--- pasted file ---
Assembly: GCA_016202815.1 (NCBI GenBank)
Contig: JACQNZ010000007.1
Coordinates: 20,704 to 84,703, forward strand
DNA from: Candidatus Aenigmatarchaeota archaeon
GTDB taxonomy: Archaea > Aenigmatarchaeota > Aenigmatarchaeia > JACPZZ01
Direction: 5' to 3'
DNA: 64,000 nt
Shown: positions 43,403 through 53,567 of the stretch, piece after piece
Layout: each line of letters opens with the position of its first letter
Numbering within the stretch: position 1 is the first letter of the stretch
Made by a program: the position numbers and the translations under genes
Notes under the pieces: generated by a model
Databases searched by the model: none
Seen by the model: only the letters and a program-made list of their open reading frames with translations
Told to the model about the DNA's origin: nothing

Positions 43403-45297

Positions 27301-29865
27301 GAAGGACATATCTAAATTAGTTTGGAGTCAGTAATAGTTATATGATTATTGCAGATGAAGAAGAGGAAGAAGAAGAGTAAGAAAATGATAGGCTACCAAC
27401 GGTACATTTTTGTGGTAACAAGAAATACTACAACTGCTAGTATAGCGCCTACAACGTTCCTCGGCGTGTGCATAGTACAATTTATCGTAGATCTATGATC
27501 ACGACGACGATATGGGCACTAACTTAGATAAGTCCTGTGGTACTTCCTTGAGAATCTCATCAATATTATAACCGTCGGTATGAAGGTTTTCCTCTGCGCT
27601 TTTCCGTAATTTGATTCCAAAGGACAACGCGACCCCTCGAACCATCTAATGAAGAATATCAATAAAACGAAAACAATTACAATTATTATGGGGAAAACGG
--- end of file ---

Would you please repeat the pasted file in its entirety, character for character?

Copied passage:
Assembly: GCA_016202815.1 (NCBI GenBank)
Contig: JACQNZ010000007.1
Coordinates: 20,704 to 84,703, forward strand
DNA from: Candidatus Aenigmatarchaeota archaeon
GTDB taxonomy: Archaea > Aenigmatarchaeota > Aenigmatarchaeia > JACPZZ01
Direction: 5' to 3'
DNA: 64,000 nt
Shown: positions 43,403 through 53,567 of the stretch, piece after piece
Layout: each line of letters opens with the position of its first letter
Numbering within the stretch: position 1 is the first letter of the stretch
Made by a program: the position numbers and the translations under genes
Notes under the pieces: generated by a model
Databases searched by the model: none
Seen by the model: only the letters and a program-made list of their open reading frames with translations
Told to the model about the DNA's origin: nothing

Positions 43403-45297

Positions 27301-29865
27301 GAAGGACATATCTAAATTAGTTTGGAGTCAGTAATAGTTATATGATTATTGCAGATGAAGAAGAGGAAGAAGAAGAGTAAGAAAATGATAGGCTACCAAC
27401 GGTACATTTTTGTGGTAACAAGAAATACTACAACTGCTAGTATAGCGCCTACAACGTTCCTCGGCGTGTGCATAGTACAATTTATCGTAGATCTATGATC
27501 ACGACGACGATATGGGCACTAACTTAGATAAGTCCTGTGGTACTTCCTTGAGAATCTCATCAATATTATAACCGTCGGTATGAAGGTTTTCCTCTGCGCT
27601 TTTCCGTAATTTGATTCCAAAGGACAACGCGACCCCTCGAACCATCTAATGAAGAATATCAATAAAACGAAAACAATTACAATTATTATGGGGAAAACGG